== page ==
Review: The Company You Keep

the-company-you-keep06— by BEV QUESTAD —

Robert Redford can have his pick of just about anything he wants to do. At 76 years of age, he chose to produce, direct and star in “The Company You Keep,” which is an investigation into the minds and times of the Weather Underground.

This film is the story of a small branch of the 1960s to ‘70s peace movement that influenced a few members from the Students for a Democratic Society (SDS) to form the Weather Underground, a radicalized splinter with a mission to foment a revolution. Redford has given us an uncomplicated, fictionalized version of the story based on the book (by the same name) by Neil Gordon.

The names have been changed and the stories collapsed. The central incident, the attempted robbery of a bank and murder of two policemen and a guard, is based on an attempted Brinks armored car hold-up. The murders are absolutely, unfortunately, regrettably true. But what happened to lead these young peace activists to such a desperate action?

This central issue was not fully explained, though it is inferred that the WU was involved in a more general protest against the capitalist system and its support of the greater industrial complex that financed all the governmental activities and policies that the peace movement protested. However, this WU “demonstration,” like others that involved bombing banks, the Pentagon and other government buildings, is not on the original Gandhi peace model SDS students originally idealized.

A great interview with the real-life Susan Sarandon/Julie Christie composite, Bernardine Dohrn, by Michael Body in The Australian, justifies the WU activity because, as Dohrn stated, a majority of the American people were “against the war, against assassination of black leaders, against shooting down students at Kent State and Jackson State. This was a criminal government and the people who murdered two million people over a 10-year period in Vietnam, in my opinion, are war criminals.”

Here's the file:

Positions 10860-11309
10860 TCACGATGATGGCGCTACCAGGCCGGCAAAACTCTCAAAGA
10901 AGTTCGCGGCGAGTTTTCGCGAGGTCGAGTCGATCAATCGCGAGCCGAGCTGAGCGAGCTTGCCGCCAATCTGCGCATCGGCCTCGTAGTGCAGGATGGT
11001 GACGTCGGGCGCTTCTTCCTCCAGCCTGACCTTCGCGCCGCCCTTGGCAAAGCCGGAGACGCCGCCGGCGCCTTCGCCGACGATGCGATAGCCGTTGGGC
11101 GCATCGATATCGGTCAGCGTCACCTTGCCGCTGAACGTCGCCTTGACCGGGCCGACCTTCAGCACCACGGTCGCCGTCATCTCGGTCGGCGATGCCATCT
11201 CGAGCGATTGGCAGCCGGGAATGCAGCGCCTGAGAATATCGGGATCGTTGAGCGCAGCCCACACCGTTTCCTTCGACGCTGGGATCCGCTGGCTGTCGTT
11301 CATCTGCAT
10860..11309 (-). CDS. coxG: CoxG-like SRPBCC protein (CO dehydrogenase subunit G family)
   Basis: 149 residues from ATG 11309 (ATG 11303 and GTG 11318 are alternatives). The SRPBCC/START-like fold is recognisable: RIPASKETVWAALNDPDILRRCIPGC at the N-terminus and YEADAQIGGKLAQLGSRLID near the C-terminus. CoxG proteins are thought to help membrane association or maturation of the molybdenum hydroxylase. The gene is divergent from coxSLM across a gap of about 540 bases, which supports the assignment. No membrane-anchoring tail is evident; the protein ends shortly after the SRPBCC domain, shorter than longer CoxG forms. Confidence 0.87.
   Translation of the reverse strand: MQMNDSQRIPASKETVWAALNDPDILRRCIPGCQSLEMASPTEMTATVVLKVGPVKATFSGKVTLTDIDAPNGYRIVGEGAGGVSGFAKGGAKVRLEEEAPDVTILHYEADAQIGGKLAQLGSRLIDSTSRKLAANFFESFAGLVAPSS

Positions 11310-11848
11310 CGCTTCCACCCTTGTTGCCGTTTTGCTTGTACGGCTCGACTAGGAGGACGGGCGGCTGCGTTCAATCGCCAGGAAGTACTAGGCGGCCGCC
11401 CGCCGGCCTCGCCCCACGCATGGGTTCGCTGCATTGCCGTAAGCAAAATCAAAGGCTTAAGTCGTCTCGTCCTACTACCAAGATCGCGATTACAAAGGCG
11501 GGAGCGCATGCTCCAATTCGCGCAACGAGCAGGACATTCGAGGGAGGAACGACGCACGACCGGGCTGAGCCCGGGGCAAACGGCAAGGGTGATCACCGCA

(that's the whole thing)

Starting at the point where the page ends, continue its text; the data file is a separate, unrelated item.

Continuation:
Redford’s film, showcasing an exciting veteran cast, focuses more on the human side of these WU events. The members felt deeply. They were passionate. It’s just that, as Redford’s character notes, they made mistakes in how they should have focused their energies, and the robbery with its violence was just one example. He more or less credits the impetuosity and idealism of youth with the WU’s errors of judgment.

However, the biggest problem for this film is that its fictionalized version of the truth doesn’t explain enough. The first distracting problem is that as a celebrated liberal, why did Redford allow himself to be portrayed as an aged but fit oldster with an 11 year old daughter? If he’s just a fictionalized character, why not make her a grand-daughter? Why the illusion to marrying a woman at least 20 years younger?

Then there is Susan Sarandon’s role that begins the film that is never resolved. I didn’t understand why her intent to turn herself in resulted in an armed capture at a gas station. Nor is there any follow-up to show what happened to her in the court system.

Last is the role by the lovely Julie Christie. Juxtaposed with the formidable Sam Elliott, I didn’t understand their relationship or Christie’s reasons for causing a trail of emotional pain in other arenas.

This is a brave film covering a pivotal moment in US history when the government lost its sacred trust and citizens revolted. It is also a brilliant cast. However, instead of basing the film on the book I would have preferred a true investigation of the real Weathermen and their history. This trumped up story has too many questionable aspects and loose threads that never get resolved.


Film Credits
Director: Robert Redford
Producers: Nicolas Chartier, Robert Redford, Bill Holderman and Voltage Pictures
Writer: Lem Dobbs
Based on: “The Company You Keep” by Neil Gordon
Cast: Robert Redford, Sam Elliott, Shia LaBeouf, Julie Christie, Nick Nolte and Susan Sarandon
Music: Cliff Martinez
Cinematography: Adriano Goldman
Editor: Mark Day
Runtime: 121 minutes
Release Dates: Sept. 6, 2012 (Venice)
Sept. 9, 2012 (Toronto)
Dec. 20, 2012 (Italy)
April 5, 2013 (U.S. limited)
June 7, 2013 (UK)

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